The offshore M&A market increased in value at twice the worldwide average last quarter, compared to the previous quarter, according to a report released by Appleby, the world’s largest provider of offshore legal, fiduciary and administration services. The latest edition of Offshore-i, the firm’s quarterly report which provides data and insight on merger and acquisition activity in major offshore financial centres, focuses on Q2 2012 and highlights Jersey’s consistent activity levels over the course of the year.

The key themes emerging from the report show that in the second quarter of 2012:

– The value of deals involving offshore targets increased 12%, up US$3.8bn from the previous quarter – this compares to a 6% increase in the worldwide value, and vastly outpaces many of the major financial markets, including the United States and Asia.
The number of deals involving offshore targets was down slightly, by 4%, from the previous quarter, and down 34% from the same quarter in 2011, an indication of continuing market consolidation exhibited by fewer, larger deals.
– The Cayman Islands took the top spot as the most popular destination for investors doing deals involving offshore targets, completing 104 deals worth a combined value of US$19bn. Much of this value was encapsulated by a number of large transactions including the take-private by Alibaba Group, a global e-commerce group based in China.
– The financial services sector continues to significantly dominate deal activity levels involving offshore targets.
– The top 20 deals of the quarter, as well as the largest pending or rumored transactions, paint a picture of ongoing confidence in Asian markets and in energy and natural resources.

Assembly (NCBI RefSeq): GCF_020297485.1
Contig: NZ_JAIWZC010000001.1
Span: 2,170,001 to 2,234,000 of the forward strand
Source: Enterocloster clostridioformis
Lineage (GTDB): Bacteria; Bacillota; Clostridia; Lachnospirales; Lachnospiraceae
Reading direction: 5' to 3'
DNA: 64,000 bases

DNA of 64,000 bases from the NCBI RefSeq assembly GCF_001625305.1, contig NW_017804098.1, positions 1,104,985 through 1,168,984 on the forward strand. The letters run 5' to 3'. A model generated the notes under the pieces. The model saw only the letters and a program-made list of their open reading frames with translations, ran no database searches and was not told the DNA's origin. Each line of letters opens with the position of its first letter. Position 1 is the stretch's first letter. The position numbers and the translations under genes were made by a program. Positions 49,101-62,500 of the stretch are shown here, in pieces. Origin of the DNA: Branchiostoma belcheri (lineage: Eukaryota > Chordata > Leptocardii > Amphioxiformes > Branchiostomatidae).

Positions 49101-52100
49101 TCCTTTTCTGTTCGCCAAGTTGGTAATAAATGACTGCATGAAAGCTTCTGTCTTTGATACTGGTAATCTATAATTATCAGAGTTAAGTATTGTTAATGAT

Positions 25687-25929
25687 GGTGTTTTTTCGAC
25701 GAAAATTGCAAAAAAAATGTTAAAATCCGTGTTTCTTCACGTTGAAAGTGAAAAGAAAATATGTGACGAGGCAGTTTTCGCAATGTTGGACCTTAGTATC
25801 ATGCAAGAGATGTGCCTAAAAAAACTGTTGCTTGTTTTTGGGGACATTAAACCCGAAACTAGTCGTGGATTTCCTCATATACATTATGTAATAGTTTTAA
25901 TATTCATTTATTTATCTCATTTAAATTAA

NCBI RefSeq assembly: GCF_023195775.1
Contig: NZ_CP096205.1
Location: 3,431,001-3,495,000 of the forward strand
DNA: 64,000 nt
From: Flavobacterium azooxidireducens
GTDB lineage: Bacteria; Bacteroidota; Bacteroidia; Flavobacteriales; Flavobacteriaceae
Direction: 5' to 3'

– The combined energy and natural resources sector continues to generate bullish deal flow, accounting for six of the top 10 deals of the quarter.
– The overall deal value growth realised in the first quarter has continued into the second quarter of 2012, attributed in large part to the top eight deals which were valued at US$1bn or more each. Of particular significance were the two leading deals which related to the privatisation of the Alibaba Group, worth a combined value of US$9.4bn.

“This quarter we can observe a certain robustness returning at the larger deal end of the transactional landscape,” said Peter Bubenzer, Appleby’s Bermuda-based group chairman. Mr. Bubenzer also noted, “Financial sponsors find themselves sitting on cash that needs to be invested, and corporate balance sheets look strong and ripe for spending on the right deals in the right places.”

Deal activity in Jersey has remained fairly steady during the course of the year, with the jurisdiction completing 37 deals this quarter, down from 40 in the first quarter, worth an aggregate value of US$1.53bn.

Mark Lewis, Appleby’s Practice Group Head for the Corporate & Commercial department in Jersey said: “The M&A market has been dominated by private equity houses, particularly those who have raised recent funding. Although the large corporations have plenty of cash available, they appear more reticent to spend it, the private equity houses appear less risk adverse. Mr Lewis added that “In Jersey we have acted in some of the largest, most complex and high profile M&A transactions seen in Europe this year.”